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Matt Botvinick: Neuroscience, Psychology, and AI at DeepMind | Lex Fridman Podcast #106



Matt Botvinick is the Director of Neuroscience Research at DeepMind. He is a brilliant cross-disciplinary mind navigating effortlessly between cognitive psychology, computational neuroscience, and artificial intelligence.

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OUTLINE:
0:00 – Introduction
3:29 – How much of the brain do we understand?
14:26 – Psychology
22:53 – The paradox of the human brain
32:23 – Cognition is a function of the environment
39:34 – Prefrontal cortex
53:27 – Information processing in the brain
1:00:11 – Meta-reinforcement learning
1:15:18 – Dopamine
1:19:01 – Neuroscience and AI research
1:23:37 – Human side of AI
1:39:56 – Dopamine and reinforcement learning
1:53:07 – Can we create an AI that a human can love?

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#Matt #Botvinick #Neuroscience #Psychology #DeepMind #Lex #Fridman #Podcast

Some Toughts (29)

  1. Avatar
    added on 3 Jul, 2020
    Reply

    I really enjoyed this conversation with Matt. Here's the outline:
    0:00 – Introduction
    3:29 – How much of the brain do we understand?
    14:26 – Psychology
    22:53 – The paradox of the human brain
    32:23 – Cognition is a function of the environment
    39:34 – Prefrontal cortex
    53:27 – Information processing in the brain
    1:00:11 – Meta-reinforcement learning
    1:15:18 – Dopamine
    1:19:01 – Neuroscience and AI research
    1:23:37 – Human side of AI
    1:39:56 – Dopamine and reinforcement learning
    1:53:07 – Can we create an AI that a human can love?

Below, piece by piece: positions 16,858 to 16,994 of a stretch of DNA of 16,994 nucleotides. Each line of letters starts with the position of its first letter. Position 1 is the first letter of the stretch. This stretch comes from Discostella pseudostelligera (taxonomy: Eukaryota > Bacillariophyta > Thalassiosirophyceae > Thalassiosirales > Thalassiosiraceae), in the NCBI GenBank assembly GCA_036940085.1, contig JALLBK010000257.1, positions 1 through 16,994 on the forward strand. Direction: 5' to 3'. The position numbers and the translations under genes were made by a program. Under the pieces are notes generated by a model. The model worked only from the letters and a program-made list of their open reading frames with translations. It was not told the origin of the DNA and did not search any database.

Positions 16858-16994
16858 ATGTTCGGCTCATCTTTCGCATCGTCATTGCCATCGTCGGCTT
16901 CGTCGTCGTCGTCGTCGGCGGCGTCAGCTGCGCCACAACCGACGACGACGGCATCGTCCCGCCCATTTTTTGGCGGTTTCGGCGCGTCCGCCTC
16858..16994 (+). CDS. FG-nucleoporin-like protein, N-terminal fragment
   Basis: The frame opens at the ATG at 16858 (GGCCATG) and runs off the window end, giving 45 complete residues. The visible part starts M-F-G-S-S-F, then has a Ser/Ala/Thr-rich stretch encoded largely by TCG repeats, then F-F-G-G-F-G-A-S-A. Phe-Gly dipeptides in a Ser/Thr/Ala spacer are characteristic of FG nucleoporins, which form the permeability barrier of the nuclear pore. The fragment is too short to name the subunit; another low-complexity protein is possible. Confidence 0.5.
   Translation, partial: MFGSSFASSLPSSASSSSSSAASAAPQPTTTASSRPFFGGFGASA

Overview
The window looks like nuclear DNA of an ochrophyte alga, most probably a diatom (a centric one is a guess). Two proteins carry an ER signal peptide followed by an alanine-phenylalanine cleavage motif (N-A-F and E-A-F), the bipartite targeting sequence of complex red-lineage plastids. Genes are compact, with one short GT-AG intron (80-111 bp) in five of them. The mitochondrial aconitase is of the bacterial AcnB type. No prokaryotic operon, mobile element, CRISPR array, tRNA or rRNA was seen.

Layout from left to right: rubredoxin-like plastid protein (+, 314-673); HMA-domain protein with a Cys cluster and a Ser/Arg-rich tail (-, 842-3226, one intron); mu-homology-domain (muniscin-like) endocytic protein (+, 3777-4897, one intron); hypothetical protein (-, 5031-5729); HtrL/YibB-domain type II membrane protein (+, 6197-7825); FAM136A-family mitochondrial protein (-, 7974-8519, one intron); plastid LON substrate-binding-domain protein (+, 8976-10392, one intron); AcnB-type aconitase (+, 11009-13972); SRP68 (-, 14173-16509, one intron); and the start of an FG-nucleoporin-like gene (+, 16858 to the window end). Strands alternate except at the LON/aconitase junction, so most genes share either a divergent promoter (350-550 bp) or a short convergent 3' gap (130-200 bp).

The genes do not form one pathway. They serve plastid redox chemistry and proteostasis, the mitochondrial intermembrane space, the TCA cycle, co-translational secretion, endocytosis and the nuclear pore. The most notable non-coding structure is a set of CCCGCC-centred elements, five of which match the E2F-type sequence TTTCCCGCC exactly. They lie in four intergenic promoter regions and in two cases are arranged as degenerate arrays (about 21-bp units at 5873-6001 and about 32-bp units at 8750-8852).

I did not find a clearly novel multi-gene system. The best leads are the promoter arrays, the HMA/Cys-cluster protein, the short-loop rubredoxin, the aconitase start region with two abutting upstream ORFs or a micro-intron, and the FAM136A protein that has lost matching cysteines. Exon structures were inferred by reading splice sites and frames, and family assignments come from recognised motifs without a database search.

2. Avatar
    added on 18 Jul, 2020
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    How does dopamine affect sleep dreams?

  3. Avatar
    added on 19 Jul, 2020
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    This guy is smarter than the others.

  4. Avatar
    added on 20 Jul, 2020
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    Good questions Lex

  5. Avatar
    added on 20 Jul, 2020
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    1:28:15 about a minute before he said this I started playing a Beethoven sonata.

  6. Avatar
    added on 20 Jul, 2020
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    Dan Melcher is doing well nowadays

  7. Avatar
    added on 20 Jul, 2020
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    I recommend the book Gesture and Speech by Leroi-Gourhan, page 154 " cerebral evolution of the neantropics " , Is an anthropological and also archaeological point of view, he introduce the prefrontal cortex as the main reason for hour conscience. I also recommend the work of Searle and his research on the Conscience , he is a pioneer to bringing the biological study of conscience in the academy system